The Silent Threat of Rising Sea Levels
By KOTA SRIRAJ
Amongst the myriad of environmental challenges, the most lethal and also the most silent threat happens to be the sea level rise. For an island nation like Bahrain, this natural threat assumes ever increasing proportions as land is already scarce and the prospect of the sea level rise usurping the coastal land seems daunting. Even a rise of 0.5 to 2 meters can submerge 5 to 18 percent of Bahrain’s total area. In fact, Bahrain has already recorded sea level rises between 1.6 mm to 3.4 mm C every year since 1976. But this problem may get more difficult in the future. According to the Intergovernmental Panel on Climate Change data, by year 2050 sea levels could rise by at least 0.5 meter which can not only threaten the coastal and low-lying areas but also pollute the quality of ground water.
The Kingdom is already battling with climate change and extreme heat. In this year alone temperatures in Bahrain have frequently breached the 44-degree Celsius mark sending the air-conditioners into overdrive. But Bahrain is bravely fighting the hostile climatic conditions and is taking effective measures to meet the challenges.
In order to minimise the damage due to rising sea levels, Bahrain is planning to shore up its coastal defences by widening the beaches and constructing taller sea walls and elevating land. The nation is also taking commendable steps by aiming at reducing emissions by 30 percent by 2035 and scale up renewable energy to meet 10 percent of its energy needs.
Bahrain is also looking to double the areas covered by greenery and quadruple the number of mangroves. As these areas then can absorb carbon dioxide from the atmosphere over the next 12 years.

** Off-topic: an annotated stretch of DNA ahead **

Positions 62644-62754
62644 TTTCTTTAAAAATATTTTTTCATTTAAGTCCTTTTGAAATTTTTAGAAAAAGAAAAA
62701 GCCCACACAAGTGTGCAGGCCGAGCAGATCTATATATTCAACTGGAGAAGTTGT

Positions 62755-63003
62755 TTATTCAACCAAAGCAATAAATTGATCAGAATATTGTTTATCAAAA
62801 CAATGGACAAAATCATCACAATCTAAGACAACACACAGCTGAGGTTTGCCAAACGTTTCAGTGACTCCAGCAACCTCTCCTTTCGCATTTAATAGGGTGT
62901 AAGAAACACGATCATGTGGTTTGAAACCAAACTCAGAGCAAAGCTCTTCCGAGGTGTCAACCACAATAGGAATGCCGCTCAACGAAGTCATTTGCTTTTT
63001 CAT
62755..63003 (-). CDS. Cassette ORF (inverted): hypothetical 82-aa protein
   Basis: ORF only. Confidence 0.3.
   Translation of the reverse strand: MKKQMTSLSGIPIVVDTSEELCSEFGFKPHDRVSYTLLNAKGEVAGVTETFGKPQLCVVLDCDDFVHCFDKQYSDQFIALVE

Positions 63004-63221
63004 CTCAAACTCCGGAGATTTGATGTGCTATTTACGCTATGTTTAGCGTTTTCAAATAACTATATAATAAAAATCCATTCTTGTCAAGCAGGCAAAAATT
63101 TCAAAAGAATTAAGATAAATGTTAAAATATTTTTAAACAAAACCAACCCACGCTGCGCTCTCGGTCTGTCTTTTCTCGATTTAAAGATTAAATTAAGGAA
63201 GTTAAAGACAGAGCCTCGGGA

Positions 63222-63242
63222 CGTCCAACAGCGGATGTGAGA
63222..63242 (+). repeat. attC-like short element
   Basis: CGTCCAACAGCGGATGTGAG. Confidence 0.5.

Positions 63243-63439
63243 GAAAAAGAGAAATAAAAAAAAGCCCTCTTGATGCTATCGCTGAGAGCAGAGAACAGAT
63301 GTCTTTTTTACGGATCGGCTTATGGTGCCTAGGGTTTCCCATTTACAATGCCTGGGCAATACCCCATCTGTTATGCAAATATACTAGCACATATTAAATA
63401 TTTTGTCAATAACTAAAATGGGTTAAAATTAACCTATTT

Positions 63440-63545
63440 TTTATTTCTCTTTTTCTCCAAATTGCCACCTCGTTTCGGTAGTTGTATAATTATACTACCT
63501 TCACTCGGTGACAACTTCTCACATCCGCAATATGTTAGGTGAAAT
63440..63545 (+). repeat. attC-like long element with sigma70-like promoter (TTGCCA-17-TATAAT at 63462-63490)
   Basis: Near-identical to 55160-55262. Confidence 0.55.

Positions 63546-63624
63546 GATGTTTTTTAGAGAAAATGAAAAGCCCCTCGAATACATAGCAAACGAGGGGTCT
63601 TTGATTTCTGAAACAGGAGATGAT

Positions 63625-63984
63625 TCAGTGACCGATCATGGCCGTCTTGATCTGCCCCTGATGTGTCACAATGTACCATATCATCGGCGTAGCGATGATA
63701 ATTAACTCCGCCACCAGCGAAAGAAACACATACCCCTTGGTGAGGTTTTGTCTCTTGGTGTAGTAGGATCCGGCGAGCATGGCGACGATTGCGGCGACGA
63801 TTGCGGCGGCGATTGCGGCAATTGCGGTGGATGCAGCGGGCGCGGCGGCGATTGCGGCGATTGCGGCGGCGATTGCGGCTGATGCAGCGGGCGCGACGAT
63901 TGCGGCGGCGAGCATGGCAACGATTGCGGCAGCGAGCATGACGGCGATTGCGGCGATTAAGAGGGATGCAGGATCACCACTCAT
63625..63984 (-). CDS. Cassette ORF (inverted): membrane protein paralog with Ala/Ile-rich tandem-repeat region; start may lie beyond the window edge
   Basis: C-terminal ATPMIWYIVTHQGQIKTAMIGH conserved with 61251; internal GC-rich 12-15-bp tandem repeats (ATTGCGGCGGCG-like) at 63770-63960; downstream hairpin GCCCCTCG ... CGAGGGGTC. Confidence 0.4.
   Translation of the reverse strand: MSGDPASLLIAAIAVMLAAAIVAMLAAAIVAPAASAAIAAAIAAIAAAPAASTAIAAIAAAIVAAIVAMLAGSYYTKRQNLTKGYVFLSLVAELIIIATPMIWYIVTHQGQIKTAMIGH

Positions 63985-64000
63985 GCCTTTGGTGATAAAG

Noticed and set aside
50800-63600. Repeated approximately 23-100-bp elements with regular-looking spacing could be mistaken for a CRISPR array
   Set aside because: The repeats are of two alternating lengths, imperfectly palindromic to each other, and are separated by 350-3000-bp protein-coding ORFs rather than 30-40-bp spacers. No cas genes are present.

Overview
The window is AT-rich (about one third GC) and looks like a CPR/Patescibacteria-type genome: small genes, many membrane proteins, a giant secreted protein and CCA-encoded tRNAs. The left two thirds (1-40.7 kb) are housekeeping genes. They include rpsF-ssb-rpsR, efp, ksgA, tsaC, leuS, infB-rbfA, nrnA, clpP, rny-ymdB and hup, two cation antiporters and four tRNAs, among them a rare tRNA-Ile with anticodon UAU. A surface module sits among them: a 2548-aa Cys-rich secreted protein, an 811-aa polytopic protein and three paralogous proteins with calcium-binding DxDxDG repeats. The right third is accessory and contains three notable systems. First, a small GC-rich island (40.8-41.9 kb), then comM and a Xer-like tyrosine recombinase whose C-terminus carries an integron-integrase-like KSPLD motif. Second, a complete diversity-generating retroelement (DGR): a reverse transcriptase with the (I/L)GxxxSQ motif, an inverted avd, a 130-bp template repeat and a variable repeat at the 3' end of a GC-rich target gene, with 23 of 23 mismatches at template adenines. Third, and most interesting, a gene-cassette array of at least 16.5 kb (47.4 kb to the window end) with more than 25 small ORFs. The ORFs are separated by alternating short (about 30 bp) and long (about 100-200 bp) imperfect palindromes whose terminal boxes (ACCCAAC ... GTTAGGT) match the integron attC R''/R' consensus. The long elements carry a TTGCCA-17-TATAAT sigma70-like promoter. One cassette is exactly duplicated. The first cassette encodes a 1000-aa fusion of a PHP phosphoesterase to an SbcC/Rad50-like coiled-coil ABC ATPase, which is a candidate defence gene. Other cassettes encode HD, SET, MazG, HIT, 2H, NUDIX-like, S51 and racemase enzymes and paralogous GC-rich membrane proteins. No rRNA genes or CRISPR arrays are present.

But there is another reason why Bahrain must not only put the multiplying of mangroves on fastrack but should also add development and proliferation of salt marshes to the effort. Mangroves and salt marshes trap sediment and organic matter, allowing them to increase the land elevation.
That affords rising protection against sea water inundation. In fact, according to National Oceanic and Atmospheric Administration (NOAA), just 15 horizontal feet of marshy terrain can absorb 50 percent of incoming wave energy.
Similarly, Bahrain can also increase the focus on sea reefs as they grow faster and tend to outpace rising sea levels besides being good natural barriers.
The rising sea levels are a silent threat globally and Bahrain is valiantly fighting with the same with resolve and determination. Adding the above initiatives to the efforts can help get even better results faster.
(The views and opinions expressed in this article are those of the author and do not necessarily reflect the official policy or position of the Daily Tribune)